Stronger job numbers and firming salary levels so far this year together with the latest statistical data point to a resurgence in the IT sector.
The Hays IT Personnel 2004 salary survey out last week shows salary increases as high as 10 percent combined with solid demand for skills in emerging technologies like voice over IP.
While the Department of Employment and Relations (DEWR) job index shows that although vacancies rose only 0.8 percent in May, overall vacancies in the ICT sector have increased a whopping 68.9 percent over the last 12 months.
Generally, vacancies for skilled workers slipped 0.4 percent in May, but the biggest rise was in ICT - up 7.1 percent.
This is great news for the industry and correlates with Computerworld's online poll earlier this month which asked readers about salary status.
Nearly 70 percent said salaries had increased, with a further 10 percent claiming they experienced marginal increases this year.
With IT is in the midst of a Y2K-driven refresh cycle and the quiet days of the post-dotcom meltdown becoming more distant, jobs numbers and salaries appear to be making a comeback.
The Hays survey cites a desire “to gain real value from any IT investment” as a strong impetus for staff demands, with business analytics fuelling overall jobs growth.
Law firm MinterEllison's technology director Martin Telfer agrees there is a rise in demand for business analytics and puts it down to companies wanting to see more value out of IT for the overall business.
"But I'm surprised [Hays] hasn't mentioned security," Telfer said. "There is still a high demand for IT security positions because there are viruses going around exploiting various vulnerabilities - and the gap between identification and exploitation is shortening. These are very real threats to an organization's business."
Telfer's general feeling about the IT jobs market is optimistic as "people are starting to move".
"A year ago the Seek jobs e-mail had three or four positions a week for IT project managers [or equivalent] and now I'm seeing eight to 10 a week," he said. "This shows that the market is picking up."
MinterEllison is recruiting IT staff and says there is strong interest from people already employed.
"We have a few vacancies and have had a good response from people wanting to move jobs," Telfer told Computerworld. "This is a good sign if you're an employer as it shows people are starting to take risks again."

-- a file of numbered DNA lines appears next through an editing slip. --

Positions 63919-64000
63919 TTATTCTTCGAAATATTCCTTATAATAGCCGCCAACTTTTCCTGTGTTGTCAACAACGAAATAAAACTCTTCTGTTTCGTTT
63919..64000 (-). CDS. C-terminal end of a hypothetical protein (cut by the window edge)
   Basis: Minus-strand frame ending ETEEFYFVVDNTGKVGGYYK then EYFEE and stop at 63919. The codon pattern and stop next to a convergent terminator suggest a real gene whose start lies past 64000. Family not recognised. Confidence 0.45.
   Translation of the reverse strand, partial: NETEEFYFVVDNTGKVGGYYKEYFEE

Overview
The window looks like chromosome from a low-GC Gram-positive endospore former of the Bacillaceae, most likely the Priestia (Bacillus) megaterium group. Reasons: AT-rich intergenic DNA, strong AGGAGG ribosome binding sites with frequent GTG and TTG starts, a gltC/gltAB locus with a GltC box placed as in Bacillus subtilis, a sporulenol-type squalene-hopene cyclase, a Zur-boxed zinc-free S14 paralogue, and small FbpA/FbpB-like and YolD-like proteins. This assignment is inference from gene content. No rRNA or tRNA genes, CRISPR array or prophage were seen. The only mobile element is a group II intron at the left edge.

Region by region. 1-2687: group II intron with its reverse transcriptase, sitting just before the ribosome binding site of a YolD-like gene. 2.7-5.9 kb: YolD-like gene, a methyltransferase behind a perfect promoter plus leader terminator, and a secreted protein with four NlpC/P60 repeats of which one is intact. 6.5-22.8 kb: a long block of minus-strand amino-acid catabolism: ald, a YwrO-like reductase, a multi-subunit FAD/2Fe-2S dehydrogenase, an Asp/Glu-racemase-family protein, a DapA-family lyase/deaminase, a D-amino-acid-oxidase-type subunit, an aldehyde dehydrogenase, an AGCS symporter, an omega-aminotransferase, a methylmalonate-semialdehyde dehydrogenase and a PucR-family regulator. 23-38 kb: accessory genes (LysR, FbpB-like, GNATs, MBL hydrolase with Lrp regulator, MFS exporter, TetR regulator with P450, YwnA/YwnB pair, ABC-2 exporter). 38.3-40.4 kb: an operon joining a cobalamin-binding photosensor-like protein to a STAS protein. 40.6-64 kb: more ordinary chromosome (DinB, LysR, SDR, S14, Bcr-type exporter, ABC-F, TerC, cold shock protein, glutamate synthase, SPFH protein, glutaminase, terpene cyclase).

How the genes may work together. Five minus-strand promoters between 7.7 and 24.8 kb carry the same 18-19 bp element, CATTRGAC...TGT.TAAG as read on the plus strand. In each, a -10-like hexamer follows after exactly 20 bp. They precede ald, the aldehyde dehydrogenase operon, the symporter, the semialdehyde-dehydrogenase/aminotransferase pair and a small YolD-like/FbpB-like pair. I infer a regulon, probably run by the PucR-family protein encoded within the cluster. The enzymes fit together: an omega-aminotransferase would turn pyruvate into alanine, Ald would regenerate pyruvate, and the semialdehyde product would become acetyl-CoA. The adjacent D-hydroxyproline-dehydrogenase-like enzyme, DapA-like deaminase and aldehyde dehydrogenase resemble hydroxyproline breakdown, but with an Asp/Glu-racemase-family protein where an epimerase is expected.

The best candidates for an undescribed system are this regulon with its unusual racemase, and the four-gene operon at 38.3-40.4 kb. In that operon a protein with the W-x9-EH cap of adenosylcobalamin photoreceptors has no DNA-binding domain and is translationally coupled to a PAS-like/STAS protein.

While Telfer said salaries are not "stellar", they are certainly on the up.
"Salaries have increased by 4 to 5 percent depending on who you talk to, but there is a gradual movement upwards," he said. "There has been something of a salary freeze over the past couple of years, particularly for the younger crowd who have also taken lower paying roles in many cases."
On certification, Telfer said employers - now more than ever - look for "real experience", rather than "just a piece of paper".
Hays’ manager of IT recruitment, Ben Trigg, said although there is a “huge” upturn in vacancies, IT pros should remain realistic as to what they can do.
“Flexibility is most important and try to keep the skill level up,” Trigg said. “Salaries tend to be more constant than positions, and have increased between 5 and 10 percent over the year.”
Skills that are hot
The strongest job opportunities in the short term are VoIP engineers, business intelligence analysts and developers.
The Hays report said there is demand for skilled, methodology-driven developers with skills in either J2EE or .Net, but there is a lack of candidates with an understanding of methods in these technologies. In fact a rising job market and increased demand are creating candidate shortages, according to Hays IT general manager Peter Noblet. "We expect demand over the short to medium term will place pressure on employers to implement strategies to attract candidates and to increase salary levels to recruit and retain the best talent," he said.
The telcommunications industry is experiencing a renaissance, a definite sign of an industry upturn. Contracting is also booming with senior project roles gaining momentum. Feedback from vendor and service organizations in the survey revealed that buying signals from major clients are strong.
The Hays IT survey covers 1700 respondents from SME to large multinational organizations across Australia and New Zealand.
What are you worth?
Service delivery manager: $100,000-150,000
Development manager: $80,000-110,000
IT manager: $80,000-130,000
Network manager: $80,000-130,000
Systems analyst: $80,000-110,000
Project manager: $77,000-110,000
Programmer (.Net/J2EE): $60,000-85,000
Unix administrator: $65,000-85,000
Source: Hays IT Personnel 2004 salary survey